In order to find a job, you must first build a network. Your career path research will aid in the direction of your networking talks. When you have a good concept of which part of the labor market you want to concentrate on, you can ask informed questions that will help individuals better assist you.
Begin with your immediate family and friends. You might be shocked by what you learn when you start asking them career-related questions, even if you already know them well. To begin started, consider the following questions:
- What exactly do you do on a daily basis?
- How did you land your first job after graduating from college? What path did that take you to your current position?
- Which talents have proven to be the most valuable in your career?
- Is there anything at your current employment that you think might be a good fit for me?
- Is there anyone in your network that would be a good contact for me based on my interests and background?
Although your family and friends are likely to be your best resources, you should nevertheless network outside of your immediate circle. You might also think about:
- Joining the alumni network of your college or university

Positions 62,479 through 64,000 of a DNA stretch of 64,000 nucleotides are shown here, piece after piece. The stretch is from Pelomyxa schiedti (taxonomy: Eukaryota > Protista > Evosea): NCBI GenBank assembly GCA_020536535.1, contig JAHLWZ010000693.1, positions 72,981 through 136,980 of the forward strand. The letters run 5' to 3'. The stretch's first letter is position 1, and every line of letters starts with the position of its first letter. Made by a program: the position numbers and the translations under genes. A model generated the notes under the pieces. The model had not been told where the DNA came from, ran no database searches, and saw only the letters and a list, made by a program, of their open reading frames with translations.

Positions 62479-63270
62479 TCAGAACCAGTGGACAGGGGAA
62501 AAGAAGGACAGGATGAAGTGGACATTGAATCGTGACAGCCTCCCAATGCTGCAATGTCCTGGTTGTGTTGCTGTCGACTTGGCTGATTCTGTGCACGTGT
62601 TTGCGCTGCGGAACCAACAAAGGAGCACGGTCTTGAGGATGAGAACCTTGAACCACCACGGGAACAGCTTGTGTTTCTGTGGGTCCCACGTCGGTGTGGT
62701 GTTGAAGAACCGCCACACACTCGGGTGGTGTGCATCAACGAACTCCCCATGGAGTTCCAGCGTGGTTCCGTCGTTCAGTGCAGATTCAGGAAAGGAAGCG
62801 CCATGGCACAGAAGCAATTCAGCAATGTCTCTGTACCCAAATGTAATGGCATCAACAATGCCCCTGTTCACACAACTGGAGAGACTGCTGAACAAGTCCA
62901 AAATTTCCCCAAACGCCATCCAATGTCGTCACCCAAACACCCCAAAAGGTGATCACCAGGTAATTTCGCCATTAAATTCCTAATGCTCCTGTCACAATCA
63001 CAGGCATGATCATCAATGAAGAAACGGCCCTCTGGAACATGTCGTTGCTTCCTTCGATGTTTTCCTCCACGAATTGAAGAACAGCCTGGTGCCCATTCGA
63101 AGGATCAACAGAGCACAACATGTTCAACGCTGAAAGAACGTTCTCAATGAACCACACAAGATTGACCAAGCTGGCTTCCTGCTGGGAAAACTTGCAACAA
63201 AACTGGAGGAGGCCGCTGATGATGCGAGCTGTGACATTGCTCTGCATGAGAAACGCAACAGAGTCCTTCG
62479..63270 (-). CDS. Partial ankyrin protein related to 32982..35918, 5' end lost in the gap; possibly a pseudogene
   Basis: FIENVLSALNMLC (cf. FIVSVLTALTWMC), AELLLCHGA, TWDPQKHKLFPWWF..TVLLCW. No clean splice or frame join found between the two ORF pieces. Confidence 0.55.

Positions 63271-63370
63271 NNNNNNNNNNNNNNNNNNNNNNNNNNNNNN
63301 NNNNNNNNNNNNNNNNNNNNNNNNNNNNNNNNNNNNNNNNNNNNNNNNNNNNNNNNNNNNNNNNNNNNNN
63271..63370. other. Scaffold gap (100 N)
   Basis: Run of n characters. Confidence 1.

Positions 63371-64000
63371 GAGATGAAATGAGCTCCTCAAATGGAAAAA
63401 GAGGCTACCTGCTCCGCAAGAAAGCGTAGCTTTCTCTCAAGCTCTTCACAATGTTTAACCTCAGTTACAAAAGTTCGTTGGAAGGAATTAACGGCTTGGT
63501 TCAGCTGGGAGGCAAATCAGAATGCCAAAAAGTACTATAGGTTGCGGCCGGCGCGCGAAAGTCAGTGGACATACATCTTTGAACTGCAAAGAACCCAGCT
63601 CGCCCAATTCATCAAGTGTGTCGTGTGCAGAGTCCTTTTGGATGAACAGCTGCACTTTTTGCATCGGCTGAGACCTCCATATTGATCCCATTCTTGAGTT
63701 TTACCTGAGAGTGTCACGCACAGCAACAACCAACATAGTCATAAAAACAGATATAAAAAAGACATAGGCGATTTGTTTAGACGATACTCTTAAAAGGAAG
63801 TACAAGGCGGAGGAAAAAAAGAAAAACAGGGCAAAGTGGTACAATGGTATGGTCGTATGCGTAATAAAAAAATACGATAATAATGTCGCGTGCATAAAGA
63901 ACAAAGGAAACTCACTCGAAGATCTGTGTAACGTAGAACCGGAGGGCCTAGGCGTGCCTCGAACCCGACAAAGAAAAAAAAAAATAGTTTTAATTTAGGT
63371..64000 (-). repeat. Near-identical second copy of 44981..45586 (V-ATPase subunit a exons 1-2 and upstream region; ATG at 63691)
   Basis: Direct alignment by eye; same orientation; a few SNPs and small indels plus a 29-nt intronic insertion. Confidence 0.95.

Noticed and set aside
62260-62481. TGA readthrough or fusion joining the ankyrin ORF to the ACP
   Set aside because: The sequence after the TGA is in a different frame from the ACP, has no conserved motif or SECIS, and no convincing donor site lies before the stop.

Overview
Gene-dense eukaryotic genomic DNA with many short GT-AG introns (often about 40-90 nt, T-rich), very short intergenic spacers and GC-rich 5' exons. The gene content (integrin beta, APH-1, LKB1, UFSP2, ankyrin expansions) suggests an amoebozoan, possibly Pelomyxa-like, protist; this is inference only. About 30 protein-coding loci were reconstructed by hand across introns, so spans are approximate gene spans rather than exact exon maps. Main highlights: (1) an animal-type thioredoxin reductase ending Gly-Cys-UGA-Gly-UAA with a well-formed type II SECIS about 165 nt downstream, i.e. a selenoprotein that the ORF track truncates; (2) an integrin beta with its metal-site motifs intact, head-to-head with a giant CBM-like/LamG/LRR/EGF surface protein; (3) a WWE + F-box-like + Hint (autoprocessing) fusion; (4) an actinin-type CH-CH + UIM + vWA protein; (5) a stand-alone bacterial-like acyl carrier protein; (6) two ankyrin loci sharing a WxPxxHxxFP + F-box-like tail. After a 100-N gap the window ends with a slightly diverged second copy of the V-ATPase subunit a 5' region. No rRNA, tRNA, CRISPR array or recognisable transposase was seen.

- Attending networking events and looking for them
- Attending job fairs and creating relationships
It’s very vital during job fairs to chat to not just potential employers, but also other applicants. When these new acquaintances obtain positions at companies that you’re interested in, you might benefit in the future. When it comes to filling open positions, many employers prefer referrals from current employees—the broader your network, the more you can gain.
3. Create a resume (CV)
Writing your résumé, in addition to researching prospects and networking, is an important part of getting a career after graduation.
Take note of the keywords that occur in the job descriptions once you’ve limited down the set of jobs that appeal to you. What sorts of abilities and qualities do employers value, and what terminology do they use to describe them? When describing your qualifications, you’ll want to use the same language.
Because many companies use software called an Applicant Tracking System (ATS) to sift incoming applications, include keywords is critical. This program may rank applications based on relevance, and terms that match the job description are a significant sign of relevancy.
If you’re looking for positions with different keywords, you might want to make multiple copies of your resume so that the most relevant talents are highlighted in each application.
Employers will be interested in a summary of your education because you are a recent graduate. Make this one of your resume’s first sections.
Here are some tools to assist you in creating a CV that accurately reflects your abilities and experience:
To expedite the application process, you can upload your resume to Indeed Resume. You may simply apply for jobs without having to attach your resume with an Indeed Resume.